They bought it for $30,000 and went to work making it a home. Now they are driving it with their two young boys from Maine to Argentina, financing the trip by selling stickers for $2 each. I gave them 10 bucks and wished them well. Argentina’s a long way and there ain’t no demand for stickers in Guatemala.
Randy Wefel’s M1078 served a tour of duty in the second Gulf War. Now it’s converted to civilian use. Look at all those lights on the front!
Jason and Kara had been car campers, then trailer campers then finally decided they needed something more substantial. So they found a 2003 Ford F550, swapped in a rebuilt 7.3-liter International turbodiesel V8, ZF six-speed, two-speed transfer case for their 4WD and went to work designing the camper box for the back. They designed and built everything, including the racy spacey camper, inspired by stealth fighter shapes. Now they travel all over North America, shooting videos you can watch on the Everlanders YouTube channel. Watch the one on Baja. It’ll make you quit your job and hit the road.
Sportsmobile Ford Van Conversion
I have borrowed a couple of Sportsmobile products over the years from Sportsmobile West in Fresno, Calif. and always had a good time in them. Sportsmobile has been around for almost 60 years, converting vans into campers. The company’s current lineup of 4×4 van conversions includes the Mercedes Sprinter, Ford Transit, Dodge Promaster, Chevy and Ford E-Vans and the Mercedes Metris. There was something of a reunion of Sportsmobiles at Overlander Expo, with maybe 25 or 30 parked together.
“This Overlander thing in the last five or six years is unbelievable,” said Sportsmobile West founder Alan Feld.
I got to drive one of these last year, and it sure seemed like it could stomp over anything that got in its way. EarthCruiser come in four models, from the relatively affordable $22,000 MOD (My Own Design) slide-in camper that fits in a wide variety of pickup trucks, to the full-boat, loaded-for-zombie EXP model that sits on a 4×4 Mitsubishi Fuso medium-size commercial vehicle and stickers for over a quarter million bucks. They were originally built in Australia but are now also built in Bend, Oregon. The big EarthCruiser I drove two years ago sat on a 2004 FUSO FG 4×4 powered by a 3.0-liter turbodiesel four. That engine made 161 hp and 295 lb-ft of torque. The cabin was connected to the front seat area and when parked, extended skyward by several feet for greater comfort.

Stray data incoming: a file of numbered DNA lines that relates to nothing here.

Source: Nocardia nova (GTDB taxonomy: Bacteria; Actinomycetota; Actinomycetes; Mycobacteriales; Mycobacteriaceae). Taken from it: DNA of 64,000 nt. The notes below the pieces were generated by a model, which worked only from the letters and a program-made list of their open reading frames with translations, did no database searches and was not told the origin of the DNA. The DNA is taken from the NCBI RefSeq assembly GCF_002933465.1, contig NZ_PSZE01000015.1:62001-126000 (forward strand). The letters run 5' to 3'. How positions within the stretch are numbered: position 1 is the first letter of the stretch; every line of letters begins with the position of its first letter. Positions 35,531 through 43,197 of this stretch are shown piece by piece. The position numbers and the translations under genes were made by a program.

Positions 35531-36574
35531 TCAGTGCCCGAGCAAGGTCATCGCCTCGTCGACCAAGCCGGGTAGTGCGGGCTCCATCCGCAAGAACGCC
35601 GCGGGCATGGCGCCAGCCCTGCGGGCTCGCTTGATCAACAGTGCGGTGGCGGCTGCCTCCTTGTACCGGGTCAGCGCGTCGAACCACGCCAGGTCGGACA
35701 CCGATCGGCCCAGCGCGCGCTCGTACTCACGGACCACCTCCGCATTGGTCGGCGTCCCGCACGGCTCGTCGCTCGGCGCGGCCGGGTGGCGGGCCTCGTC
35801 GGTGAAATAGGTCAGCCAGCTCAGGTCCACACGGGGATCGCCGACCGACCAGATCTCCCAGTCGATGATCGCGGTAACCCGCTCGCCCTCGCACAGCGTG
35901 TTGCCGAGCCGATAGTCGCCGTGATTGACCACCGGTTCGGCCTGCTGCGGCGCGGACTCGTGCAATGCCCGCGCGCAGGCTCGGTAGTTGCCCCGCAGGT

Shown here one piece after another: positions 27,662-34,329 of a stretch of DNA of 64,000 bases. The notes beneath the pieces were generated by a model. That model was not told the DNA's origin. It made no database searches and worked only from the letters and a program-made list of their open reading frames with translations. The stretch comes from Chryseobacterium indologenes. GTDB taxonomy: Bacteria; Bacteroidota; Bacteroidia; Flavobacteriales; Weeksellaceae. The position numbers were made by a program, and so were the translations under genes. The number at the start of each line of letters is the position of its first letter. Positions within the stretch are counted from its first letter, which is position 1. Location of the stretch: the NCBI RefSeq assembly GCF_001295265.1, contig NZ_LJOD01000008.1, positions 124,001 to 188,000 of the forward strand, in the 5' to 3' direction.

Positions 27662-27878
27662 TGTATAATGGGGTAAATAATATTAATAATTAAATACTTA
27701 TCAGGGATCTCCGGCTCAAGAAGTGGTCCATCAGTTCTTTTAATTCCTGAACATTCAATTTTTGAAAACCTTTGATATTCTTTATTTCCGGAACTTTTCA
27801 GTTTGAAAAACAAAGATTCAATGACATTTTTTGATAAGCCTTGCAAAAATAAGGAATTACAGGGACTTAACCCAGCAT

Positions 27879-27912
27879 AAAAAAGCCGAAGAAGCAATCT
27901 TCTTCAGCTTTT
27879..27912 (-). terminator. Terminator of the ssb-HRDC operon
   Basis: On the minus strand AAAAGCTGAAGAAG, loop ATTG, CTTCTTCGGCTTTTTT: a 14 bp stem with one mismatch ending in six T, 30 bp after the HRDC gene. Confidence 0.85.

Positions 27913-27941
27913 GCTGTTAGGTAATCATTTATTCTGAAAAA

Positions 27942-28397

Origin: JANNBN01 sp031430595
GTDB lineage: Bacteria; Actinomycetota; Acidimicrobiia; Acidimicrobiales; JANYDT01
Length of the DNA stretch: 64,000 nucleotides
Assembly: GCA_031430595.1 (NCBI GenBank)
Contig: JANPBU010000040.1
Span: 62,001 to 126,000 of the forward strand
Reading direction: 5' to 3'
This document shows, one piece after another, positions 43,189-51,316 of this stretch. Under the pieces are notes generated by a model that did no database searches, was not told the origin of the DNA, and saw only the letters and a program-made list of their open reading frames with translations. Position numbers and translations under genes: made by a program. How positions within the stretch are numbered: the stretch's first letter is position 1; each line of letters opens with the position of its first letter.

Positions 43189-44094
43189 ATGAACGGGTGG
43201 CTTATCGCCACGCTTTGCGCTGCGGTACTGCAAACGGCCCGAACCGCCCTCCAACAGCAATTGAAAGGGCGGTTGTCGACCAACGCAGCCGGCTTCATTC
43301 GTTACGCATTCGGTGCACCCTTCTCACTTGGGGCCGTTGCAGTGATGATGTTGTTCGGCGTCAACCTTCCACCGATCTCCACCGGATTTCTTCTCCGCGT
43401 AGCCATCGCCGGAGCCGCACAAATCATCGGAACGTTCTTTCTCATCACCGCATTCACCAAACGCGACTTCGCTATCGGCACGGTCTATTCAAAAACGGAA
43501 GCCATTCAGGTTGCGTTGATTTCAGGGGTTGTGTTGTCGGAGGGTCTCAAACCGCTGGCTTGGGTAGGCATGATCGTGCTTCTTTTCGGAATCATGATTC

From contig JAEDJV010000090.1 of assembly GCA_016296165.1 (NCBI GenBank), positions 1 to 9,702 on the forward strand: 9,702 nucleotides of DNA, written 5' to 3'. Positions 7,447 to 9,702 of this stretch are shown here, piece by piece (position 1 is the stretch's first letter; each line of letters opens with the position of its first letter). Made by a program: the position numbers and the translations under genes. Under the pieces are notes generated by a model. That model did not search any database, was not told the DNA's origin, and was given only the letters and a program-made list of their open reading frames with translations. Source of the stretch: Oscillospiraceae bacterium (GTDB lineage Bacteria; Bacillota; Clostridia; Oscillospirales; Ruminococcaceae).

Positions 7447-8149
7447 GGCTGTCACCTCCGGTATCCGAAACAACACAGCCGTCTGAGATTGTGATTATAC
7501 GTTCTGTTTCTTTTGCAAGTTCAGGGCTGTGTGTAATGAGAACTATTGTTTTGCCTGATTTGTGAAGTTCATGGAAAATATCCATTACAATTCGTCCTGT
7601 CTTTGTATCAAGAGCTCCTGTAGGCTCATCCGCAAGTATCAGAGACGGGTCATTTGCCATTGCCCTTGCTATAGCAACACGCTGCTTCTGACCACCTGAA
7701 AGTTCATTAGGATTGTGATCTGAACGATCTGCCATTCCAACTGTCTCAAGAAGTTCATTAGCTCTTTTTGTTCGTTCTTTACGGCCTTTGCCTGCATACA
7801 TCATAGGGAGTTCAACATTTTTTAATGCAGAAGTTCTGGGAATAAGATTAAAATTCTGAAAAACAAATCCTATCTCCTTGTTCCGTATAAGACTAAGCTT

Somewhere in the vast spectrum of Earthcruiser prices is a ride that’ll be perfect for you.
EarthRoamer F-550 LTS
This is the one all the crazy yuppies are clamoring for. Pictured here is an Earth Roamer F-550 LTS, which you might think is about as fully furnished as a pickup truck-based camper can go. It’s four-season, all-weather capable, all solar-powered so you don’t need propane or a generator, holds 85 gallons of fresh water, 95 gallons of diesel, has a 1320-watt solar power system that feeds a 12 kWh battery pack (a Mitsubishi iMiEV has a 16 kWh battery), and has a cruising range of 900 miles. But for the Warren Buffets of the world, there is the EarthRoamer HD. It rides on a Ford F-750 SuperDuty chassis, holds 250 gallons of fresh water, 115 gallons of diesel, has a 2,100-watt solar system and a 20-kWh battery bank. You – and Warren – may never come back. But the HD is the one that costs $1.5 million. Yes, it’s ridiculous, but there are ski cabins in Telluride that cost $25 million. Is that ridiculous?
Global Expedition Vehicles
These guys make all kinds of overlanding vehicles on all kinds of chassis, from pickup truck-based rigs to monster cruisers capable of circling the globe (hence the company name). Based in Springfield, Missouri, GlobalXVehicles produces everything from cabover campers to mighty 6X6 battleships. Pictured here is the Patagonia, a 4×4 that can be put on any number of trucks, from Kenworth to Unimog. Box sizes range from 17.5 feet to 29 feet. Options abound for the buyer. Price is listed on the GlobalXVehicle website at $465,000. But as we said, there are many options from this maker.
Hunter RMV Predator II
This one is also built on a converted LMTV military truck powered by a 6.6-liter Caterpillar diesel making 225 hp. The interior layout can include a slide-out section dinette, queen-size bed and a fully-loaded bathroom. There’s a nice one on their website right now listed for $178,500. Who’s in? We can take turns, like a time share!
This is another one that can go on any number of trucks. The one shown here is a V4 XP Cube, a smaller version from XP. There is also a V2 Compact and a V1 Full Size. The V1 is a pop-top that extends to allow a full 6.5 feet of room inside.